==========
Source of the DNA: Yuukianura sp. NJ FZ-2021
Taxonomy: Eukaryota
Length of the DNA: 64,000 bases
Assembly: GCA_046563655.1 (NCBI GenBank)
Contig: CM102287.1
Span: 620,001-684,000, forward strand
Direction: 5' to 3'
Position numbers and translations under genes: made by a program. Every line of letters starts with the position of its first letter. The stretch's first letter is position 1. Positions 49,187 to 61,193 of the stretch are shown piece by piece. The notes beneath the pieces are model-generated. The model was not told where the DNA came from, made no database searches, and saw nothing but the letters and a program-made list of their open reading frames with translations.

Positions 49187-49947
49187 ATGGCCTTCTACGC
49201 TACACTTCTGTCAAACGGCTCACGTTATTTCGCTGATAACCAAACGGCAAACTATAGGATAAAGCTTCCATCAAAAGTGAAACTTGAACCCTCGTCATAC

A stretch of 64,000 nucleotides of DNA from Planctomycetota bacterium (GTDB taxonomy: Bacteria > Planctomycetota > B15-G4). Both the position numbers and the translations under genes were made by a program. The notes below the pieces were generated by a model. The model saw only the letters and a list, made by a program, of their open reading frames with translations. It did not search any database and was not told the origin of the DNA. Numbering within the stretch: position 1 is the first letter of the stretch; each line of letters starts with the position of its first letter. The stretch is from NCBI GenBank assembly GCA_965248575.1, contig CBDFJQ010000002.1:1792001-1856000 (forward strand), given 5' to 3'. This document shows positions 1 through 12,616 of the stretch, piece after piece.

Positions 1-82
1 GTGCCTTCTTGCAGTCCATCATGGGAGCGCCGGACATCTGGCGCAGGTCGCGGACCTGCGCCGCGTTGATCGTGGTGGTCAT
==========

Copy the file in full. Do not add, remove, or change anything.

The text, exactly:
Source of the DNA: Yuukianura sp. NJ FZ-2021
Taxonomy: Eukaryota
Length of the DNA: 64,000 bases
Assembly: GCA_046563655.1 (NCBI GenBank)
Contig: CM102287.1
Span: 620,001-684,000, forward strand
Direction: 5' to 3'
Position numbers and translations under genes: made by a program. Every line of letters starts with the position of its first letter. The stretch's first letter is position 1. Positions 49,187 to 61,193 of the stretch are shown piece by piece. The notes beneath the pieces are model-generated. The model was not told where the DNA came from, made no database searches, and saw nothing but the letters and a program-made list of their open reading frames with translations.

Positions 49187-49947
49187 ATGGCCTTCTACGC
49201 TACACTTCTGTCAAACGGCTCACGTTATTTCGCTGATAACCAAACGGCAAACTATAGGATAAAGCTTCCATCAAAAGTGAAACTTGAACCCTCGTCATAC

A stretch of 64,000 nucleotides of DNA from Planctomycetota bacterium (GTDB taxonomy: Bacteria > Planctomycetota > B15-G4). Both the position numbers and the translations under genes were made by a program. The notes below the pieces were generated by a model. The model saw only the letters and a list, made by a program, of their open reading frames with translations. It did not search any database and was not told the origin of the DNA. Numbering within the stretch: position 1 is the first letter of the stretch; each line of letters starts with the position of its first letter. The stretch is from NCBI GenBank assembly GCA_965248575.1, contig CBDFJQ010000002.1:1792001-1856000 (forward strand), given 5' to 3'. This document shows positions 1 through 12,616 of the stretch, piece after piece.

Positions 1-82
1 GTGCCTTCTTGCAGTCCATCATGGGAGCGCCGGACATCTGGCGCAGGTCGCGGACCTGCGCCGCGTTGATCGTGGTGGTCAT